Feast of Nations
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55th annual Feast of Nations held at the University of North Dakota
The Alerus Center hosted the 55th annual Feast of Nations Saturday, Feb. 11, inside of a packed ballroom with a diverse crowd of attendees. The event was an opportunity to immerse oneself in a myriad of cultures through food and performance and to celebrate diversity right here in our Grand Forks.
The event began with a social at 5 p.m., where guests were given the chance to take pictures on a red carpet and peruse through the beautiful cultural displays where groups of various backgrounds were able to share their cultural heritage with guests.
The event was hosted by the International Organization at University of North Dakota. Guests were welcomed by the organization’s president and vice president: Camden Sasko and Dinusha Gunarathna-—from Canada and Sri Lanka, respectively. They were joined by Joe Vacek, the International Organization Advisor.
Two Masters of Ceremonies, Andre Washington and Erika Gallaway, introduced each course and talented performer while guests were able to relax and enjoy the event. Both Washington and Gallaway emphasized how much they valued their experience with the Feast of Nations.
Followed by the introduction of the masters of ceremonies, two important figures in the UND and Grand Forks community offered their remarks on the student organized event. Both President Mark Kennedy and Mayor Michael Brown praised the success of the event and the dedication of those who organized it.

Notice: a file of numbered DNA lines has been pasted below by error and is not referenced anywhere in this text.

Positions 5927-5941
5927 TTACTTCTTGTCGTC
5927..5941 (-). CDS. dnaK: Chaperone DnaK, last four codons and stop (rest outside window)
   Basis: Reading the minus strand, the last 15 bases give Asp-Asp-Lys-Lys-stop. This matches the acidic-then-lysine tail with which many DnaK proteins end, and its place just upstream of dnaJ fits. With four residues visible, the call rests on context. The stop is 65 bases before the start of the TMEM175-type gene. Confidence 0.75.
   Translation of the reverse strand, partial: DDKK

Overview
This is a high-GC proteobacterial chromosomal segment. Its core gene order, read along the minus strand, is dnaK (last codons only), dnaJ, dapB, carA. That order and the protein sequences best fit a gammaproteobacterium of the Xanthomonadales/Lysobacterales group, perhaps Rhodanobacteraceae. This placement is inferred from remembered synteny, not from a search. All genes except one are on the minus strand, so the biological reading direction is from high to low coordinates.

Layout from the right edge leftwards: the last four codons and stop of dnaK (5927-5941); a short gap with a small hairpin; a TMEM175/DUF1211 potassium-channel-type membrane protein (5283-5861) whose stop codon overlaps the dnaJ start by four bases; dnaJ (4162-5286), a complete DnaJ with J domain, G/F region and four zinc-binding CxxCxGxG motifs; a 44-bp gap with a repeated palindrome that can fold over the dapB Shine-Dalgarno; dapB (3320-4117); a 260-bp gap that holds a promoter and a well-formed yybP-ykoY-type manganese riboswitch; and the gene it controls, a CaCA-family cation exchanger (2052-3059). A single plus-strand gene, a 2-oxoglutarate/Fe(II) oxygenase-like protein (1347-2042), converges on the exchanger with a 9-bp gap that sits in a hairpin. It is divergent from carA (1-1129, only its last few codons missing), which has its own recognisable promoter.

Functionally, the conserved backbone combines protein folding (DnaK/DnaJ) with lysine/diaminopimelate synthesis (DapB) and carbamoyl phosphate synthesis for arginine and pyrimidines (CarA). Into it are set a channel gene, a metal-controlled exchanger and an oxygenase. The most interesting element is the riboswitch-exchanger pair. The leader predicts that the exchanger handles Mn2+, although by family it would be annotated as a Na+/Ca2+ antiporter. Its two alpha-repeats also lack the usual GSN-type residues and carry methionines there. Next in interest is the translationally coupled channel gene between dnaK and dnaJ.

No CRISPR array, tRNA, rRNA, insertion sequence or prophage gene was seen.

The entertainment started with the ELITE Dance Crew, performing “Parade of Nations.” ELITE is a hip-hop crew with a global style based here out of Grand Forks. ELITE danced to the popular song “Children” by Justin Bieber.
The menu chosen for the event exhibited how diverse the event truly was. The meal started with Vietnamese lettuce wraps paired with a sweet and a sour sauce as the appetizer, followed by an Egyptian red lentil soup.
Following the soup chosen for the event, the guests were served a Mediterranean Greek salad while enjoying a new group of a performers. 14 different entertainers with very different backgrounds captivated the audience’s attention throughout the evening.
Groups like the Rozmai Ukrainian Dance Company, Fubiko Daiko, Afro-Fusion and the Flying Lion Dance Troupe came from very different backgrounds and each added a unique flavor to the event—much to guest’s enjoyment.
The entrees available to guests included a Turkish spice kabab with pomegranate relish on top of a bed of rice, or a vegetarian option—a Ethiopian cabbage dish. The meal was followed by dessert, with choices of Balkan cookies, baklava, and French macaroons.
Following the event, The Dakota Student had an opportunity to speak with Master of Ceremonies Erika Gallaway. Gallaway shared why the Feast of Nations was an important part of her time in college.
“The Feast of Nations has given me the chance to meet so many incredible people from different backgrounds,” Gallaway said. “I’m so grateful to serve as the Master of Ceremonies for two years.”
Gallaway praised the International Organization for their involvement.
“It gives me the ability to advocate for programs like the International Organization and recognize everyone involved for their hard work,” Gallaway said.
The University of North Dakota’s first Feast of Nations was held in 1961. Since 1961 the event has grown to be an important part of the Grand Forks community. The International Organization rightly gets the credit for how has continued through the years.
The time and preparation required to host such an event shows how dedicated the organization is to emphasizing the importance of diversity. A number of other organizations like HB Sound and Light, The Alerus Center and Folklorama were also involved in preparing for the event.
The UND International Organization’s mission is to enhance good will and an understanding of cultures within the UND campus and the Great Grand Forks community. The mission of the group is not limited to the UND campus, but rather to any individual or group who shares the interest of learning about culture and diversity.
Liz Kacher is a staff writer for The Dakota Student. She can be reached at firstname.lastname@example.org